One of the most popular elements of our log homes and post and beam homes is the porch. In fact, many of our customers believe their dream home is not complete without the sought-after covered shelter. Perhaps we are biased, but we concur.
Last week we showed you a glu-lam that looked oddly placed and cut to an improper length. Were you able to guess the purpose of the aforementioned beam? If you guessed to support the post and beam porch roof you were absolutely correct! What’s not to love about an element of a custom home that boasts structural integrity and beauty.
Let’s take a closer look at the step-by-step construction of this dramatic post and beam porch.
Post and Beam Porch: The Frame
First, the custom porch is framed with the solid White Pine posts (vertical members) and beams (horizontal members). The lengthy glu-lam provides support for the ridge of the porch roof.
We must give credit to the builder who continues with his precise craftsmanship as a number of additional compound cuts must be made to the post and beam porch frame. Look at all the areas that needed to be cut on one small section of the roof.
Post and Beam Porch: The Roof
After the post and beam porch is framed, 1” x 8” tongue and groove boards are applied to the porch rafters. As you can see, the tongue and groove serves as the ceiling…it mirrors the ceiling on the interior of the home. It is evident this exterior area is carrying on with the same theme as the interior of this home.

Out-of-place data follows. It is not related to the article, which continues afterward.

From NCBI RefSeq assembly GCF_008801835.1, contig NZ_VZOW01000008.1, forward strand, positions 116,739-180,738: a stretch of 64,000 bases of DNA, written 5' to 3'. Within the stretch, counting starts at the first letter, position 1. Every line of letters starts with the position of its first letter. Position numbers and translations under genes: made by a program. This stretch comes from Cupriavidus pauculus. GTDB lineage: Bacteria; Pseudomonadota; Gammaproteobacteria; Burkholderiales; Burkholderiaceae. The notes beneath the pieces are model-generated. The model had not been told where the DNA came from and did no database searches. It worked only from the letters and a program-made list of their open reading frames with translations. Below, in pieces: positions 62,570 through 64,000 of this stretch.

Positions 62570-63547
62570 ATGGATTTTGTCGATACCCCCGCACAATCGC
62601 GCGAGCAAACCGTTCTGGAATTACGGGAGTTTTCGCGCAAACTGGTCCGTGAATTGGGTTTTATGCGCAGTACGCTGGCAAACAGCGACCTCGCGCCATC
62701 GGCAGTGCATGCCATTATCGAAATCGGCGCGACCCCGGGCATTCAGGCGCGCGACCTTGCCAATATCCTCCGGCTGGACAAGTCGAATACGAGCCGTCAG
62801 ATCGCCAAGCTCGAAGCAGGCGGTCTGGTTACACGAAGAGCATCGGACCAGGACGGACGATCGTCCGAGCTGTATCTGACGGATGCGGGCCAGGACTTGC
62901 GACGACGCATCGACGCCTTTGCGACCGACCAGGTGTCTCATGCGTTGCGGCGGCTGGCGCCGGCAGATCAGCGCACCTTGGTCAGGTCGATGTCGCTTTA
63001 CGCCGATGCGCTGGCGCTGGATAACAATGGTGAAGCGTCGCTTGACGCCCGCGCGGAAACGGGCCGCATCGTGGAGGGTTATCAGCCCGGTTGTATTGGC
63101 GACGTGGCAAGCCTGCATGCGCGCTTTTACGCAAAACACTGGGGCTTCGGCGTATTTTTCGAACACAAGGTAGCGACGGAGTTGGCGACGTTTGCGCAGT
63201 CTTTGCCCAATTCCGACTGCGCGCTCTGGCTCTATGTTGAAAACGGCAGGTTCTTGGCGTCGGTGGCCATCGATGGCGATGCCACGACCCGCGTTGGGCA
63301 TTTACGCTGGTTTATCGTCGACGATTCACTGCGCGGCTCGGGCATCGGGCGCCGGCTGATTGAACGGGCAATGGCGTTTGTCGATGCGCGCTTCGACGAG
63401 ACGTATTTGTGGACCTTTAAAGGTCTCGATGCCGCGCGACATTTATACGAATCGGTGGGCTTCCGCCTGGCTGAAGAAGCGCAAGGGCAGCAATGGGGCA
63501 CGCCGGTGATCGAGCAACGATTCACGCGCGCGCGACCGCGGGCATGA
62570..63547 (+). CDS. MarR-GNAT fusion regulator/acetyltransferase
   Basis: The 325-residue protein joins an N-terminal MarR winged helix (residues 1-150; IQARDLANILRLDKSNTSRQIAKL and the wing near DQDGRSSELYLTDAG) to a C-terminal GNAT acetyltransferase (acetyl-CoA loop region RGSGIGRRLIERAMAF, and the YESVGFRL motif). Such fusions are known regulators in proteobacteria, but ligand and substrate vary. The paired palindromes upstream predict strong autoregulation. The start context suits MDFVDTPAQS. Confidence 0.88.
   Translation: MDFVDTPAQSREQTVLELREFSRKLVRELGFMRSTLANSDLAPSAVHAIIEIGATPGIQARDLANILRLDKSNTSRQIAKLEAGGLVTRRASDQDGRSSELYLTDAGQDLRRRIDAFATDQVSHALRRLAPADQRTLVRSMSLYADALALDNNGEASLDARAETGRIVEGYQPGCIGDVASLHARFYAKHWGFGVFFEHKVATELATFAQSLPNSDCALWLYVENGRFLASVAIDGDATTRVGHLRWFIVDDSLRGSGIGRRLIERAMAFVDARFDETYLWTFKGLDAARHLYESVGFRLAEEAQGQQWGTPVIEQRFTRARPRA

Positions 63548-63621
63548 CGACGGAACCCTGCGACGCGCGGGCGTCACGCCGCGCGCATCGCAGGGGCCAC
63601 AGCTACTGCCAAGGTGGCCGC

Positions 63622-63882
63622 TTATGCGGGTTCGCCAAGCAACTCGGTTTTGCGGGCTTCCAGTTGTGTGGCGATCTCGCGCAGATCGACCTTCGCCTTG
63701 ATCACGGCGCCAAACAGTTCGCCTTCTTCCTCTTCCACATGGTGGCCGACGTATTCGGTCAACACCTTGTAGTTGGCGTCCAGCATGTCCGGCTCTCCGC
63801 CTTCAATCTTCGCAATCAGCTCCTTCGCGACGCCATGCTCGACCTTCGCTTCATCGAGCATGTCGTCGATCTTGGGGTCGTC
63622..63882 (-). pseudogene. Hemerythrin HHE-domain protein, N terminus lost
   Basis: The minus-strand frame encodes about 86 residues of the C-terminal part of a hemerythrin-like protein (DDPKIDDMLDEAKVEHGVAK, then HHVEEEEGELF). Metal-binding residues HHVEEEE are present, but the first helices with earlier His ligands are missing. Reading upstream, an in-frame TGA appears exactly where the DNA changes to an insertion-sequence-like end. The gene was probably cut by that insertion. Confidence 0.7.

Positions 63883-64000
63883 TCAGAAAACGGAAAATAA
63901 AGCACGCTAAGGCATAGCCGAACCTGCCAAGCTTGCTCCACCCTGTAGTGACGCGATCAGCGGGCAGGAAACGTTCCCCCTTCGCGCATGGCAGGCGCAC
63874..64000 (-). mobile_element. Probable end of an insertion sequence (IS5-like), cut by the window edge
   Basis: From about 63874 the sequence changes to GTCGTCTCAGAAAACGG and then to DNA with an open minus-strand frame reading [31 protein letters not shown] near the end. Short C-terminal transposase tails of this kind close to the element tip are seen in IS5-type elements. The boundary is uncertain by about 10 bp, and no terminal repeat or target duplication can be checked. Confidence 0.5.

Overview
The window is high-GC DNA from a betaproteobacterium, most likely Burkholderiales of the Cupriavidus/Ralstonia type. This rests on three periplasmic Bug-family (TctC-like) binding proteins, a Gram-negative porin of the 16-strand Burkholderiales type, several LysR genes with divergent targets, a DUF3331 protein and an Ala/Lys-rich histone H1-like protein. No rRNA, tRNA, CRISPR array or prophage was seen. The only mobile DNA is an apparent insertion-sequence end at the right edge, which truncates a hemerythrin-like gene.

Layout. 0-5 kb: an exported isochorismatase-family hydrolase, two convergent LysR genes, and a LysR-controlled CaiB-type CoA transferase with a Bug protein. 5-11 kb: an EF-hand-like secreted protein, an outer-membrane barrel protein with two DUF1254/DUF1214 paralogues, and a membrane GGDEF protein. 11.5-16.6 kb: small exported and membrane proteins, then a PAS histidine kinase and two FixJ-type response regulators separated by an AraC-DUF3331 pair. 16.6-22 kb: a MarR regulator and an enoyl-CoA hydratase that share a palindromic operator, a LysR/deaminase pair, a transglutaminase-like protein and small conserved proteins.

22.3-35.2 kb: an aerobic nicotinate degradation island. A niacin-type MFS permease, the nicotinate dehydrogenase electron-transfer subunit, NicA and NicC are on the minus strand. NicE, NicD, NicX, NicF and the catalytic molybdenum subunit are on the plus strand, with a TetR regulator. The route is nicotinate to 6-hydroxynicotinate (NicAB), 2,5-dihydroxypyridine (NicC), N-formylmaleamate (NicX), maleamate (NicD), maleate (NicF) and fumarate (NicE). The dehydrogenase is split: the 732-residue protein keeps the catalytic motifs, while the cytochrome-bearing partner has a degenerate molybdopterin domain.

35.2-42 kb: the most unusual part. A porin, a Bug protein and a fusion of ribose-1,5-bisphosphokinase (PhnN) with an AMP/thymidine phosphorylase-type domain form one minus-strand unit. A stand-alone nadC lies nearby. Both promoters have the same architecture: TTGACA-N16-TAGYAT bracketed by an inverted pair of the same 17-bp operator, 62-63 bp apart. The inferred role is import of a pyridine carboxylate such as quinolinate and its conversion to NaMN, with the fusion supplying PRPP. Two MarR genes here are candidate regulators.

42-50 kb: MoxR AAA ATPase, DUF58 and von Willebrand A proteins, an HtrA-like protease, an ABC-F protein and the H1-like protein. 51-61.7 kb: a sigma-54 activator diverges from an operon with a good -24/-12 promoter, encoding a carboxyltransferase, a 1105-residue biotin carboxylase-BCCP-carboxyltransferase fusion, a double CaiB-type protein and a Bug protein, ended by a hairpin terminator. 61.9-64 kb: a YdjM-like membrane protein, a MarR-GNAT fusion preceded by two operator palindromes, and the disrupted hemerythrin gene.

Sequentially after the tongue and groove is applied, SIPs are installed to form the post and beam porch roof. Once again, the builder follows exact panel layout and placement specifications provided by the SIPs manufacture. Installation is seamless as the porch roof panels are also pre-cut and pre-labeled.
Next the entire roof, including the newly installed post and beam porch roof, is covered with a layer of felt paper. The dual purpose of the felt paper is to provide protection from potential inclement weather conditions and will also serve as a vapor barrier between the SIPs and final roofing material. Similarly, as shown below, a layer of synthetic house wrap is applied to avoid potential weather damage to the SIPs. It too serves as a vapor barrier between the panels and the final siding.
Post and Beam Porch: The King Post Truss
Lastly but certainly not least, the King Post Truss components are set into place and secured with gusset plates and fasteners. The concluding elements of the porch really, really create an impressive space.
Imagine yourself taking advantage of some rest and relaxation in this stunning outdoor space. If you’re a fan of the outdoors and recall that this home is nestled on the side of a small mountain in Central Pennsylvania, I doubt you’ll need much persuasion to agree that this post and beam porch will be the hub for many family activities throughout the life of the home.
Post and Beam Porch: A Timeless Feature
Does your dream home include a space like this? Maybe it does. Maybe it doesn’t. Maybe your dream home simply makes you feel connected with nature. Perhaps you are looking to showcase your personality and flair. Whatever the case may be, consider a solid log home or post and beam home by Timberhaven. You won’t be disappointed.